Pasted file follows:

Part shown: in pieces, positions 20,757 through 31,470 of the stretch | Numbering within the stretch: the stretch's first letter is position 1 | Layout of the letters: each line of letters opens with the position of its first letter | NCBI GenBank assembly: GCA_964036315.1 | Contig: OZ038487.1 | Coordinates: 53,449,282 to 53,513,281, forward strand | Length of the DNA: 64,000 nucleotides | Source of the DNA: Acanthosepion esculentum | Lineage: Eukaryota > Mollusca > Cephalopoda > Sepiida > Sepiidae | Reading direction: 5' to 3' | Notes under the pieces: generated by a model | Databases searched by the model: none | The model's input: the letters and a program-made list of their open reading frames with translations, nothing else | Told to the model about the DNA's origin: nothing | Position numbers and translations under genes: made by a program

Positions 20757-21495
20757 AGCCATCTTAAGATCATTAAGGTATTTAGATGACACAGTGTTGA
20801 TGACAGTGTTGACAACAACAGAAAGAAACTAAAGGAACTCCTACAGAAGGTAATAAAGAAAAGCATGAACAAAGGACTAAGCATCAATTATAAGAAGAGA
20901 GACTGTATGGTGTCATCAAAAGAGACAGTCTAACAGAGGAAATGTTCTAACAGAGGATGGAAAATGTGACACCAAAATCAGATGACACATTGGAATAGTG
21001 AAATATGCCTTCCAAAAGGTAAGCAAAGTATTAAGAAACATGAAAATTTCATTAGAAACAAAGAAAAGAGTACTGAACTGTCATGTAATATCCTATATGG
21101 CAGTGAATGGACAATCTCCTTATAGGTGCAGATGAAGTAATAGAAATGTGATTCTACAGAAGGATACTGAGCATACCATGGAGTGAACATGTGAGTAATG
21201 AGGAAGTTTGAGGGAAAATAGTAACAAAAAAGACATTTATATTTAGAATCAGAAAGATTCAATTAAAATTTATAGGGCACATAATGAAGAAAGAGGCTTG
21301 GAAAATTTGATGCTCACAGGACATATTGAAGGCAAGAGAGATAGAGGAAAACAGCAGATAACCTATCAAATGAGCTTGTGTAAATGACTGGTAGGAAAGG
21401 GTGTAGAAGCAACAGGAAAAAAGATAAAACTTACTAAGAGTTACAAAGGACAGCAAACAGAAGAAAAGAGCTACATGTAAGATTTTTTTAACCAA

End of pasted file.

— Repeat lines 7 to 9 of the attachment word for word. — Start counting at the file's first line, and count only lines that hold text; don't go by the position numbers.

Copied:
21101 CAGTGAATGGACAATCTCCTTATAGGTGCAGATGAAGTAATAGAAATGTGATTCTACAGAAGGATACTGAGCATACCATGGAGTGAACATGTGAGTAATG
21201 AGGAAGTTTGAGGGAAAATAGTAACAAAAAAGACATTTATATTTAGAATCAGAAAGATTCAATTAAAATTTATAGGGCACATAATGAAGAAAGAGGCTTG
21301 GAAAATTTGATGCTCACAGGACATATTGAAGGCAAGAGAGATAGAGGAAAACAGCAGATAACCTATCAAATGAGCTTGTGTAAATGACTGGTAGGAAAGG